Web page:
Malcolm’s faith was dealt a crush­ing blow at the height of the civil rights move­ment in 1963. He learned that his men­tor and leader, Elijah Muhammad, was secretly hav­ing rela­tions with as many as six women within the Nation of Islam orga­ni­za­tion. As if that were not enough, Malcolm found out that some of these rela­tion­ships had resulted in children. Since join­ing the NOI, Malcolm had strictly adhered to the teach­ings of Muhammad, which included remain­ing celi­bate until his mar­riage to Betty Shabazz in 1958. Malcolm refused Muhammad’s request to help cover up the affairs and sub­se­quent chil­dren. He was deeply hurt by Muhammad actions, because he had pre­vi­ously con­sid­ered him a liv­ing prophet. Malcolm also felt guilty about the masses he had led to join the NOI, which he now felt was a fraud­u­lent orga­ni­za­tion built on too many lies to ignore. Shortly after his shock­ing dis­cov­ery, Malcolm received crit­i­cism for a com­ment he made regard­ing the assas­si­na­tion of President John F. Kennedy. “[Kennedy] never fore­saw that the chick­ens would come home to roost so soon,” said Malcolm. After the state­ment, Elijah Muhammad “silenced” Malcolm for 90 days. Malcolm, how­ever, sus­pected he was silenced for another rea­son. In March 1964, Malcolm ter­mi­nated his rela­tion­ship with theNOI. Unable to look past Muhammad’s decep­tion, Malcolm decided to found his own reli­gious orga­ni­za­tion, the Muslim Mosque, Inc. That same year, Malcolm went on a pil­grim­age to Mecca, which proved to be life alter­ing for him. For the first time, Malcolm shared his thoughts and beliefs with dif­fer­ent cul­tures and found the response to be over­whelm­ingly pos­i­tive. When he returned, Malcolm said he had met “blonde-​haired, blued-​eyed men I could call my broth­ers.” He returned to the United States with a new out­look on inte­gra­tion and a new hope for the future. This time when Malcolm spoke, instead of just preach­ing to African-​Americans, he had a mes­sage for all races. After Malcolm resigned his posi­tion in the Nation of Islam and renounced Elijah Muhammad, rela­tions between the two had become increas­ingly volatile. FBI infor­mants work­ing under­cover in the NOI warned offi­cials that Malcolm had been marked for assas­si­na­tion – one under­cover offi­cer had even been ordered to help plant a bomb in Malcolm’s car. After repeated attempts on his life, Malcolm rarely trav­eled any­where with­out body­guards. On February 14, 1965 the home where Malcolm, Betty, and their four daugh­ters lived in East Elmhurst, New York was fire­bombed. Luckily, the fam­ily escaped phys­i­cal injury.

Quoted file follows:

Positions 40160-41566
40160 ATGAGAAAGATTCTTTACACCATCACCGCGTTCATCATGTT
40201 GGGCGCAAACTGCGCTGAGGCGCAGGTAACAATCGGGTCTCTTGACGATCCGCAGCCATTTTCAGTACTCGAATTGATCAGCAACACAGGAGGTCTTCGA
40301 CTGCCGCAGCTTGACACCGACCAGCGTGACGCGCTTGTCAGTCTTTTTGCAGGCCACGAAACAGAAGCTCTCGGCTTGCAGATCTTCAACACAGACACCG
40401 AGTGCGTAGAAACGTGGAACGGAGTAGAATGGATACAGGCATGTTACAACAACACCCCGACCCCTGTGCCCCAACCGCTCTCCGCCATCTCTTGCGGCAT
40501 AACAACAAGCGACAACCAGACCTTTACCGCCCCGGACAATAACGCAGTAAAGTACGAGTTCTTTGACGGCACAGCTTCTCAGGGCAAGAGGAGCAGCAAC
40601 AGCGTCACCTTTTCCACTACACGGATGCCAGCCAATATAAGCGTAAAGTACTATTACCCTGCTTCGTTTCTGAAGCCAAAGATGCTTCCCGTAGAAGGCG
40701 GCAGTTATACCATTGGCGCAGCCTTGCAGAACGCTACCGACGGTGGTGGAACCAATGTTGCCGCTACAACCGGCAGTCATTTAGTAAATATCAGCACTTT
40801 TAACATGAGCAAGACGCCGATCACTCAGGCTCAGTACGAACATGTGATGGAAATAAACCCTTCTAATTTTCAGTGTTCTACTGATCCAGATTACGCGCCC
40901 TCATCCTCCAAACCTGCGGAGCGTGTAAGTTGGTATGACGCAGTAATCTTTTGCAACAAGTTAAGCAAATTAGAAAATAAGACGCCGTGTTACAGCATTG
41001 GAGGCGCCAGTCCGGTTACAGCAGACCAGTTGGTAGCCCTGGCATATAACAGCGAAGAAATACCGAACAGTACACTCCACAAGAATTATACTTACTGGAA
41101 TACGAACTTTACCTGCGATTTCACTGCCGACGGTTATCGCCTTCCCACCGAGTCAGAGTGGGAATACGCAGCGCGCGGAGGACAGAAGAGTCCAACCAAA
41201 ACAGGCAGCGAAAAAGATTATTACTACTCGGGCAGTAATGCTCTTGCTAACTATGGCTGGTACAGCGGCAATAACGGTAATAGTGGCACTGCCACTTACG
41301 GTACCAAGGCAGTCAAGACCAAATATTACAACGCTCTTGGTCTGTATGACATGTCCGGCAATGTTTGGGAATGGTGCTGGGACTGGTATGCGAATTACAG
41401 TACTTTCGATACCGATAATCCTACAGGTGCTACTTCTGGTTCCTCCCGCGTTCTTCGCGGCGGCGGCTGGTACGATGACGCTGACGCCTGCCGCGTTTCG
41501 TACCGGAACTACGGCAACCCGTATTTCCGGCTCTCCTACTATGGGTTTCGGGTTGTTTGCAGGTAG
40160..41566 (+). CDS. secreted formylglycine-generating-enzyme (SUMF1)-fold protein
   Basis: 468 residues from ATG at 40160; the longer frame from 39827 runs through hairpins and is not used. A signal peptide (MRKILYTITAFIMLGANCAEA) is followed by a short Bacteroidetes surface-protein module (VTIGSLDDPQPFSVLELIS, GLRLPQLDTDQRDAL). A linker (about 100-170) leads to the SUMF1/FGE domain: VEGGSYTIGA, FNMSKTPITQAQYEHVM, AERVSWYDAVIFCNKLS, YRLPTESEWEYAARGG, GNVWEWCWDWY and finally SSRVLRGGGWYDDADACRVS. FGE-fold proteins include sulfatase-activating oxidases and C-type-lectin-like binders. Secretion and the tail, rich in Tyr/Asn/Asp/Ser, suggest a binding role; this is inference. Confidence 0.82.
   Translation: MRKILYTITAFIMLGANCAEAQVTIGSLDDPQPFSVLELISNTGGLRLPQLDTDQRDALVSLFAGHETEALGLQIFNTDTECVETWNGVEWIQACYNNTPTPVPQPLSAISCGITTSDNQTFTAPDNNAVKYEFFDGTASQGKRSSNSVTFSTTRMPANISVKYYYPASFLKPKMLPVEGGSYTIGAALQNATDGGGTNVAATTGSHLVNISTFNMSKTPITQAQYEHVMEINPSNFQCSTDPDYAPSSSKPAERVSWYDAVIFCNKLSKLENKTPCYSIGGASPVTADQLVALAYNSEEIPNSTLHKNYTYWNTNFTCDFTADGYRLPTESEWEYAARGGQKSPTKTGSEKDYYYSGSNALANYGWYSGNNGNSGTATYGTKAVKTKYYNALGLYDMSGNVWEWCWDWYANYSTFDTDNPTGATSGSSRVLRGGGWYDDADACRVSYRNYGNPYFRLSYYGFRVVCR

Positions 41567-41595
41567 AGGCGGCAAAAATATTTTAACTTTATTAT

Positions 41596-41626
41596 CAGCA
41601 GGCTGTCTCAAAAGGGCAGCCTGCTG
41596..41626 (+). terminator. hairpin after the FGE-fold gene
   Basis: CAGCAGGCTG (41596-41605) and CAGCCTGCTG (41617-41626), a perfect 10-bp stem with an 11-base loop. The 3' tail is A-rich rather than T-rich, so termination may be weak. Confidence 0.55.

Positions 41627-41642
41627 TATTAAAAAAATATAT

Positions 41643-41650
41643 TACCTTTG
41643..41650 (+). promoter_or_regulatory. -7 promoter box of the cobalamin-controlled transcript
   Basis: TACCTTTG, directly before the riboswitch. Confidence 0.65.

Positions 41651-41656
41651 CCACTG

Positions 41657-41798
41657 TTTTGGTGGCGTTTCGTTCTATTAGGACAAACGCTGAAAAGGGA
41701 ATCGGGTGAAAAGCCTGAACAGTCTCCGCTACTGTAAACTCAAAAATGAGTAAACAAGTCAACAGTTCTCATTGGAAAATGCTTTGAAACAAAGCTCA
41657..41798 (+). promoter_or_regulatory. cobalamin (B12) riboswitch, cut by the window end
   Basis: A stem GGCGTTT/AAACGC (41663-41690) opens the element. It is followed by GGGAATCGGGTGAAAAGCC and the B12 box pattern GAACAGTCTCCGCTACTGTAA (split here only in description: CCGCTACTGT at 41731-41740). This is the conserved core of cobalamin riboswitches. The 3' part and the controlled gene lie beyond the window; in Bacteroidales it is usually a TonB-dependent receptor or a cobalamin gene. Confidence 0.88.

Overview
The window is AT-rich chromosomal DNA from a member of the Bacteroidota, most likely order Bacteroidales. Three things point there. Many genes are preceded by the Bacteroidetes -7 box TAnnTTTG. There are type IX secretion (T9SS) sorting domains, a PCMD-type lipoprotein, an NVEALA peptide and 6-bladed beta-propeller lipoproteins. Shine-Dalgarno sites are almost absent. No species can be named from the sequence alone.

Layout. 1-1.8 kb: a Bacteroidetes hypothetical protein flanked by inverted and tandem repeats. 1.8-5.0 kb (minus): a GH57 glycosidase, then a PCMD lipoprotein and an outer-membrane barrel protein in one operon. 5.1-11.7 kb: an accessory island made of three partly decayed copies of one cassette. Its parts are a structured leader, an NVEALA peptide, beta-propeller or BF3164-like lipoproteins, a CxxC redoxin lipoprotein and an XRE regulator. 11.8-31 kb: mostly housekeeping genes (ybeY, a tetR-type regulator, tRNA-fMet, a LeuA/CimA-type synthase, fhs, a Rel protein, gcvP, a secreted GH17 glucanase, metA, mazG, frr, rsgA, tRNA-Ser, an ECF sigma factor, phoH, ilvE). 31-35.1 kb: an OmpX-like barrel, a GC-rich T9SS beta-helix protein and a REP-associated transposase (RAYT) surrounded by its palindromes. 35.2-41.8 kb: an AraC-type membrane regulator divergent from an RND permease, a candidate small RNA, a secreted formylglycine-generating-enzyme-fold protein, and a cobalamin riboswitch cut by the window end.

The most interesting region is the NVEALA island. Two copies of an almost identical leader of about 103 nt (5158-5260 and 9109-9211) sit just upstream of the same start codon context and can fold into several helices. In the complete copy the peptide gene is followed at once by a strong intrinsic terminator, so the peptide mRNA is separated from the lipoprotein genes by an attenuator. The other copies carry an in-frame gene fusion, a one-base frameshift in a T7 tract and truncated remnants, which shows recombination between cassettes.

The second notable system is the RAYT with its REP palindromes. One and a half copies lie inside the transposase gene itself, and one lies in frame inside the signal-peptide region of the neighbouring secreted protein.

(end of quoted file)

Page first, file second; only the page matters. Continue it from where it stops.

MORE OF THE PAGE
portraitMalcolm X.

One week later, how­ever, Malcolm’s ene­mies were suc­cess­ful in their ruth­less attempt. At a speak­ing engage­ment in the Manhattan’s Audubon Ballroom on February 21, 1965, three gun­men rushed Malcolm onstage. They shot him 15 times at close range. The 39-​year-​old was pro­nounced dead on arrival at New York’s Columbia Presbyterian Hospital. Fifteen hun­dred peo­ple attended Malcolm’s funeral in Harlem on February 27, 1965 at the Faith Temple Church of God in Christ (now Child’s Memorial Temple Church of God in Christ). After the cer­e­mony, friends took the shov­els away from the wait­ing gravedig­gers and buried Malcolm themselves.Later that year, Betty gave birth to their twin daughters.

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Thomas Hagan in an emer­gency room after shoot­ing Malcolm X at the Audubon Ballroom in Manhattan on Feb. 21, 1965

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Malcolm’s assas­sins, Talmadge Hayer, Norman 3X Butler, and Thomas 15X Johnson, were con­victed of first-​degree mur­der in March 1966. The three men were all mem­bers of the Nation of Islam. Malcolm X’s legacy has moved through gen­er­a­tions as the sub­ject of numer­ous doc­u­men­taries, books, and movies. A tremen­dous resur­gence of inter­est occurred in 1992 when direc­tor Spike Lee released the acclaimed movie, Malcolm X. The film received Oscar nom­i­na­tions for Best Actor (Denzel Washington) and Best Costume Design. Malcolm X is buried at the Ferncliff Cemetery in Hartsdale, New York. http://​www​.mal​colmx​.com/​a​b​o​u​t​/​b​i​o​.​h​tml

THE MAN WHO DID NOT KILL MALCOLM X.

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Khalil Islam.

The Man Who Didn’t Shoot Malcolm X. He spent twenty-​two years in prison for an infa­mous mur­der he didn’t com­mit. But Khalil Islam, con­fined, trav­eled inward. http://​nymag​.com/​n​e​w​s​/​f​e​a​t​u​r​e​s​/​3​8​3​58/